The Guéranger Blog

Welcome to the Gueranger Blog! You have stumbled across the notebook I use to record my thoughts as I read through Dom Prosper Gueranger's 15-volume set, The Liturgical Year. I do not have any special expertise in liturgy, but I have some general knowledge of Catholic theology and an enthusiasm for Gueranger's magnum opus. Think of it as the Liturgical Year fan site!

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How Adam sinned

Canisius | 17 February, 2006 17:47

Throughout Septuagesma week, Dom Gueranger has focused his meditations on the story of the Fall in Genesis 2. His account of it is fascinating.

One paragraph in Vol. 4, p. 138 seems to sum up his thesis about Adam and Eve's decision: "They sinned through sheer ingratitude. They began by weighing the proposal of revolt, when they ought to have spurned it with indignation and conquered by flight. Then, by degrees, the proposed crime seemed no great harm, because, though God would lose their obedience, they would gain by the disobedience! And at length, the love of God was made to give place to the love of self, and they declared their independence!"

Most generally, Dom Gueranger seems to have the following in mind: due to original justice, our first parents did not have any positive inclination towards sin; the first step towards sin therefore could not have been the presence of an evil inclination, but the absence of a good inclination.

So far, so good. But what good inclination in particular was lacking in strength? Gueranger identifies it as gratitude: they did not have sufficiently strong gratitude. One might mount an argument for this position as follows. God the creator relates to us his creatures as one who gives a gift, because absolutely everything we have is a gift from him. So there are three things to consider: God the giver, the gift given, and us the recipients. When we consider God in himself, we are led to adoration of his infinite perfection and goodness; when we consider God in relation to the gift he gives, we are led to gratitude; when we consider ourselves in relation to the gift we receive, we see our neediness and are led to ask for what we need (petition); when we consider ourselves in ourselves, we see nothing at all from ourselves except for sin. The four fundamental attitudes or prayers towards God the creator are thus adoration, gratitude, petition, and repentance. Adam and Eve obviously did not have repentance, since they were free of sin. A focus on petition or on our own neediness could conceivably lead to a greater attachment to God, but only (it seems to me) because this consideration leads to gratitude. What Adam and Eve lacked in attachment to God was therefore either adoration or gratitude. Given that, short of the beatific vision, we only encounter God through his gifts, gratitude seems primary--that is, it seems that gratitude gives rise to adoration more than the other way around. So Gueranger's position is quite solid.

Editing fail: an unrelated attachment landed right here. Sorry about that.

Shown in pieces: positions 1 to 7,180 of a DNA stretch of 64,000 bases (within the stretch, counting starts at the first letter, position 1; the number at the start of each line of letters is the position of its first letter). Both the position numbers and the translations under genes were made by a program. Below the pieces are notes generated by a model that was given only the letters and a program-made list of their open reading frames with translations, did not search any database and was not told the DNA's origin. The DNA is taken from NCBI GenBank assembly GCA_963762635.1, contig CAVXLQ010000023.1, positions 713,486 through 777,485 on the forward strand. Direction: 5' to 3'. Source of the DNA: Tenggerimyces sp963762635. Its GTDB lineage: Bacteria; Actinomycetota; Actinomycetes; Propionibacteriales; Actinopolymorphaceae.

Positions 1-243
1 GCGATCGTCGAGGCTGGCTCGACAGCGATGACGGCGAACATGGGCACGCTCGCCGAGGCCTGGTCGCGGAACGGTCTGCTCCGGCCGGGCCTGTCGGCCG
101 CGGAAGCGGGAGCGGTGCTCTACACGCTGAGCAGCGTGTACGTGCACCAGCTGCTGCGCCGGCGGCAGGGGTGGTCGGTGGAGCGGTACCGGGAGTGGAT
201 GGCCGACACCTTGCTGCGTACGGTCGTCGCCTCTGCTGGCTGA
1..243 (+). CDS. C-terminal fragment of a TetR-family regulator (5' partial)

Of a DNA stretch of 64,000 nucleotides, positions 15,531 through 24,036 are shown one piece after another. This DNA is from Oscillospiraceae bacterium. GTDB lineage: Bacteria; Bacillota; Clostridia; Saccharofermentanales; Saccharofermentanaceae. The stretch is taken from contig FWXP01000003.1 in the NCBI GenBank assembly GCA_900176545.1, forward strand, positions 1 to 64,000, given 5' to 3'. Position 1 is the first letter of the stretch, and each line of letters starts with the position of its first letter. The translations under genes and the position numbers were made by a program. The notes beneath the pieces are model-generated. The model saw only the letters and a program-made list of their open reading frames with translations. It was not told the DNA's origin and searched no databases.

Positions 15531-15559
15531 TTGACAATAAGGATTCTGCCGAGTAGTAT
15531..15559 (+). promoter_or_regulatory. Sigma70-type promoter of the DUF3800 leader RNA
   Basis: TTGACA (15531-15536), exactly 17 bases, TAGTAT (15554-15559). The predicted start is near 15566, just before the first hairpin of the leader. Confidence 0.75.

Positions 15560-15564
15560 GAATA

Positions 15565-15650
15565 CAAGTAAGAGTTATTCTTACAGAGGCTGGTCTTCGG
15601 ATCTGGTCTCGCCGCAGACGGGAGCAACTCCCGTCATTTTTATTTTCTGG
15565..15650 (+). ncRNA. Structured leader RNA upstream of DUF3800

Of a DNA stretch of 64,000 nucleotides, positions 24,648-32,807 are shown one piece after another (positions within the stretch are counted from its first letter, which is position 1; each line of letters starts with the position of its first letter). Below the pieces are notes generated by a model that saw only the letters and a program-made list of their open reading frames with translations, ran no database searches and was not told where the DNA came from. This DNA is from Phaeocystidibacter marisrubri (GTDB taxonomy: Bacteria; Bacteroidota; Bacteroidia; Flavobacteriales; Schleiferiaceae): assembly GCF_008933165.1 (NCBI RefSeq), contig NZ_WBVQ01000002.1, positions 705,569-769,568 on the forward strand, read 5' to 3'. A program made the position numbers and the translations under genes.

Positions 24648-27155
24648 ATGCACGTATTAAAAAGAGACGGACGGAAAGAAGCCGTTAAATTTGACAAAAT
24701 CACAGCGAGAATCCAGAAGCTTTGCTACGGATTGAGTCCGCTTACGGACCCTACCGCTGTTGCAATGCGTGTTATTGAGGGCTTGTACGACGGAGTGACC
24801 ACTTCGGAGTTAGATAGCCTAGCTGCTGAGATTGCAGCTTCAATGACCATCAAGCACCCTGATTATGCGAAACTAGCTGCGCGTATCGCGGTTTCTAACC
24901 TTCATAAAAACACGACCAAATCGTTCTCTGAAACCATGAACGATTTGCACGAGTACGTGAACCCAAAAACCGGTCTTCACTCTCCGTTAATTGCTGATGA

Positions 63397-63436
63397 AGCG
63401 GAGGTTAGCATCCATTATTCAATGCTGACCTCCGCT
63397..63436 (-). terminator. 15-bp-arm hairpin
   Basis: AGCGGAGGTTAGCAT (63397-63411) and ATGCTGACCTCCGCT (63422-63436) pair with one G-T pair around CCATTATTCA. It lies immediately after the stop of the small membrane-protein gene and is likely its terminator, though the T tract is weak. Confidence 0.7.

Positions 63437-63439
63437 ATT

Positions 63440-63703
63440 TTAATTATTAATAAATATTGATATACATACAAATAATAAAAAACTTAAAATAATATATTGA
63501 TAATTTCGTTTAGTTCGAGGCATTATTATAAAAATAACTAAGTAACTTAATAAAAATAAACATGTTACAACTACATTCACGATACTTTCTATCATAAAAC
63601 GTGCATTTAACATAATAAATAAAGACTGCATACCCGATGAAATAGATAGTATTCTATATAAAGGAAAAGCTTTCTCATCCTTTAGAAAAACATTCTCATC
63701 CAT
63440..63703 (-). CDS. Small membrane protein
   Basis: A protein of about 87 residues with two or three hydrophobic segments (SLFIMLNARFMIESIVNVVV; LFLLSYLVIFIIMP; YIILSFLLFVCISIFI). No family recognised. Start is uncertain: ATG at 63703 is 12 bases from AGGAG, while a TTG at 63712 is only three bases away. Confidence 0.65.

The one thing I would add is that Adam and Eve were not simply creatures living natural lives: they also lived by grace. Because of this, they had a calling to the beatific vision, and therefore shared a kind of common good with God, so that they were friends of God rather than merely servants. Beyond the four attitudes listed above, one might have to add love of friendship: the love one has not simply for a benefactor, who gives a good, but for a friend, who shares a good. Gueranger's meditation could possibly be strengthened by taking this into account.


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